Interview

Eating Pretty

Throw some flowers on that salad

Posted

Bristol’s Lee Ann Freitas sees green every day. As the owner of Indie Growers, a boutique greenhouse on Mount Hope Farm, she uses her background in horticulture and microbiology to grow unique greens, herbs and edible flowers sustainably and without chemicals.

Indie Growers is such a cool concept - that you grow specialty plants and flowers to augment other food. Where did the idea come from?
Rather than being an initial idea, it evolved from necessity. We are really small, so it doesn’t make financial sense for us to grow product that will take up lots of space. It’s also important to make sure that each plant delivers the most bang for the buck, so we try to use every part of the plant. For example, we will grow arugula, utilize the greens and then let it flower. We then sell the blossoms, and once they are done we sell the seed pods. We will let it reseed in the bed, and then compost the plant. Once a plant is on the farm, it rarely leaves! We really take a holistic approach to growing. We may not have the space to grow turnips, but we grow everything to make them taste great and look beautiful.

I love your “eat prettier” philosophy.
It’s really all about appreciating yourself. It’s a way to create edible art for yourself on your plate. I thought about this from eating out and seeing beautiful plates and thinking, “we should all be eating this way.” Food is truly the best way to care for ourselves, and eating a plate that is pretty, well, makes us feel special. So why not toss your salad with a few blossoms? It adds beauty, color and flavor to your dish, and is such an easy way to show yourself a bit of decadent love. A good example of that is our broccoli rabe. It has gorgeous white blossoms that are edible, and look so pretty on the plate. Eating prettier is just another way to take a breath, look at what you’re eating and feel like you deserve beauty inside and out.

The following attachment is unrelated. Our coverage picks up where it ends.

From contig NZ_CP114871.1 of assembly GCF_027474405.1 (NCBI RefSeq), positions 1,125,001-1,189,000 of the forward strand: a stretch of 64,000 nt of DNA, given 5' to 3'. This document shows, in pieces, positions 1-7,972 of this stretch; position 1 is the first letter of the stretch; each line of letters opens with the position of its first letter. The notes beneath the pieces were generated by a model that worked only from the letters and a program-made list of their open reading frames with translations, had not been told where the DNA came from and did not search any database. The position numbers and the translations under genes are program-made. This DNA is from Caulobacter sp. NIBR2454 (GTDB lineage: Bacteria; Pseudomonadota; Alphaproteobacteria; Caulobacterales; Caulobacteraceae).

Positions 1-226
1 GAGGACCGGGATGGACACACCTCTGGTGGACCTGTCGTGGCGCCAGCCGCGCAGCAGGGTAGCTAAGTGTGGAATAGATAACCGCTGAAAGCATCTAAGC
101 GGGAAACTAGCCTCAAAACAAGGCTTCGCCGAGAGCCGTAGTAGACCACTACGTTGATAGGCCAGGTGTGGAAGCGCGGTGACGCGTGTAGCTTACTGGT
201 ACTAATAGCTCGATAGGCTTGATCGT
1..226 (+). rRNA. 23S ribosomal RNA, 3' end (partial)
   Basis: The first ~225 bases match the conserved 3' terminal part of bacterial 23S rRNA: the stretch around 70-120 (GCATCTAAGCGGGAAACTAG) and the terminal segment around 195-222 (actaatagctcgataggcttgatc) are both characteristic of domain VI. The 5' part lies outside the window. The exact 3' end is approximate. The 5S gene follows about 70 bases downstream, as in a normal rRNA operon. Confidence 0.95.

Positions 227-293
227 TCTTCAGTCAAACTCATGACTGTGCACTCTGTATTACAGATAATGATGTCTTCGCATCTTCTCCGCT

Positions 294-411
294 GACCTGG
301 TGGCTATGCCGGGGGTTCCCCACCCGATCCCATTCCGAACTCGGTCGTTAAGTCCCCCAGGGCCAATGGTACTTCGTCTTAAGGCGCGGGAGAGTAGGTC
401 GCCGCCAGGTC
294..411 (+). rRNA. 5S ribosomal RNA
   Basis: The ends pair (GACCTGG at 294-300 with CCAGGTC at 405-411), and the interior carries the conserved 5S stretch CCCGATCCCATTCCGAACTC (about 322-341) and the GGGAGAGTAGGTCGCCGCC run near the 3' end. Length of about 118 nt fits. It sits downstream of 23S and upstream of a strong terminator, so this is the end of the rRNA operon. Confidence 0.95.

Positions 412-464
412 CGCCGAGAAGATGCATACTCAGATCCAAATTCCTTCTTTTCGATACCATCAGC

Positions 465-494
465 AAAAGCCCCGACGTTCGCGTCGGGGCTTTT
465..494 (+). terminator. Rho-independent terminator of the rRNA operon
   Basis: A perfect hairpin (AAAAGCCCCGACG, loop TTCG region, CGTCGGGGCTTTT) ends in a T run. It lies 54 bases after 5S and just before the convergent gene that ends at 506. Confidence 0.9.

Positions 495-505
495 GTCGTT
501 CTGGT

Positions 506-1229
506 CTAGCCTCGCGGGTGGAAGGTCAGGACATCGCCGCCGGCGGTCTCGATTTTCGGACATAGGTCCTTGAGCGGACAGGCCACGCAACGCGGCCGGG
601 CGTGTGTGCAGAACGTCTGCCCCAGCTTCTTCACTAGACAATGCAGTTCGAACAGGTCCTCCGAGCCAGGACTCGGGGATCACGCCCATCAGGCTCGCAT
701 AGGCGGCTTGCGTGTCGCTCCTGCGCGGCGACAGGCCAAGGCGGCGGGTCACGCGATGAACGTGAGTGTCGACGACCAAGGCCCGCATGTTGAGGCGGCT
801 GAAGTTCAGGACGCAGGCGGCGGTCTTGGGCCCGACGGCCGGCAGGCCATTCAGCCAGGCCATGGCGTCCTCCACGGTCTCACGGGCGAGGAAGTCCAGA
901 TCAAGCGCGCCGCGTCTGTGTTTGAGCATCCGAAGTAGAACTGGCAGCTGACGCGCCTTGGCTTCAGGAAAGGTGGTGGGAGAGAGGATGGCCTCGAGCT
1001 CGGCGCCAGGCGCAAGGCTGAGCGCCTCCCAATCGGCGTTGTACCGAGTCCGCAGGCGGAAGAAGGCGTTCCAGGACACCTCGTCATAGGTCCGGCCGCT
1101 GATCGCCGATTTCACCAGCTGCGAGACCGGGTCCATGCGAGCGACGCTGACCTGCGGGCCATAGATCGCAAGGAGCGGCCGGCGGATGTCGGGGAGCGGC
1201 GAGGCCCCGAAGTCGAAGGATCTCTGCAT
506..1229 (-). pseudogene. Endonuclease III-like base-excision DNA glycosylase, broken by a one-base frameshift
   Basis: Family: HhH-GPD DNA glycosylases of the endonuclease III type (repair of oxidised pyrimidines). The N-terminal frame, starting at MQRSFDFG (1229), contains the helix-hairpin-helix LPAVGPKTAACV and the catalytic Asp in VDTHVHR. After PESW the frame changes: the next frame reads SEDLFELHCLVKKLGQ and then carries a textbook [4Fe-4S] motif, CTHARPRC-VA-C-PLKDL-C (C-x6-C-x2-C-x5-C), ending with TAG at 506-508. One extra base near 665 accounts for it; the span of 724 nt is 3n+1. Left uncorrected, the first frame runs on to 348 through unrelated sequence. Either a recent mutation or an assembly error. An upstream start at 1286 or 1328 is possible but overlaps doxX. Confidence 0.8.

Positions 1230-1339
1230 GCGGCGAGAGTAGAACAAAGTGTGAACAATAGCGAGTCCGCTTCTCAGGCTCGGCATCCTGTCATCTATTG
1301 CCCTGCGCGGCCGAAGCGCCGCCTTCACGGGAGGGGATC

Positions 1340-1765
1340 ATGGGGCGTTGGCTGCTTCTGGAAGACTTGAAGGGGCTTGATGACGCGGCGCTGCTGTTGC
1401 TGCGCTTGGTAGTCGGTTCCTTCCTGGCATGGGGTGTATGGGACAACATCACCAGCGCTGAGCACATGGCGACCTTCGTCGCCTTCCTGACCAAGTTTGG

Tell me about some of your rarer plant offerings.
We’ve got lots of really great herbs. People come to the farmer’s market looking for cilantro, but it goes right to seed in the summer. In Mexico, they use papalo. It’s got a similar flavor to cilantro, yet doesn’t go to seed in the heat. We also have cutting celery: it looks similar to parsley, but it tastes like celery. I’m a lazy cook, so I like to use it in potato salad. It saves me time on cutting celery stalks.

I was so surprised at the robust and unexpected flavors of common plants. Tell me about some of them.
Alyssum has a great flavor – it almost tastes like horseradish or mustard. A lot of us grow it, and we walk right past it. Day lilies are really wonderful. The shoots that come up in the spring are like peas. Sweet William is another one. Many of these flowers we grow in our landscapes are really flavorful. Be careful, though – if you start eating your garden, you need to make sure the plants were never exposed to pesticides where you bought them from.

So where can we get your edibles?
The bulk of sales go to restaurant chefs, but we also supply to the public at the Mount Hope Farmers Market every Saturday. We’re there year round. We grow small veggies, like miniature white cucumbers, eggplant and shishito peppers, which are tiny peppers the size of
your thumb that have a little bit of heat. We also do a delivery of our fresh veggies in the winter months. Sign up is available at Indie A Go Go on Facebook.

Can you give me a couple of quick dinner suggestions?
One of my favorite easy recipes is fish with lemon verbena. Take any flaky, subtle fish like cod and put it on a bed of lemon verbena, wrap it in parchment and bake it for 15 minutes; the fish has the most incredible lemon flavor. A lot of our recipes come from our volunteers like Nancy Stratton and our Johnson and Wales interns. Grant Gaylor created a recipe for cold summer squash. Chop your squash, add fresh basil, mint, parsley and garlic chives; the juice of two lemons and a little olive oil and salt and pepper to taste; then half a pint of green cherry tomatoes cut in half and some feta. You can swap out goat cheese for feta or use green apple instead of tomatoes. You can really do anything with raw squash – it really takes on the flavor of whatever you add to it.

Indie Growers. 1362 Hope Street Bristol. 401-528-9777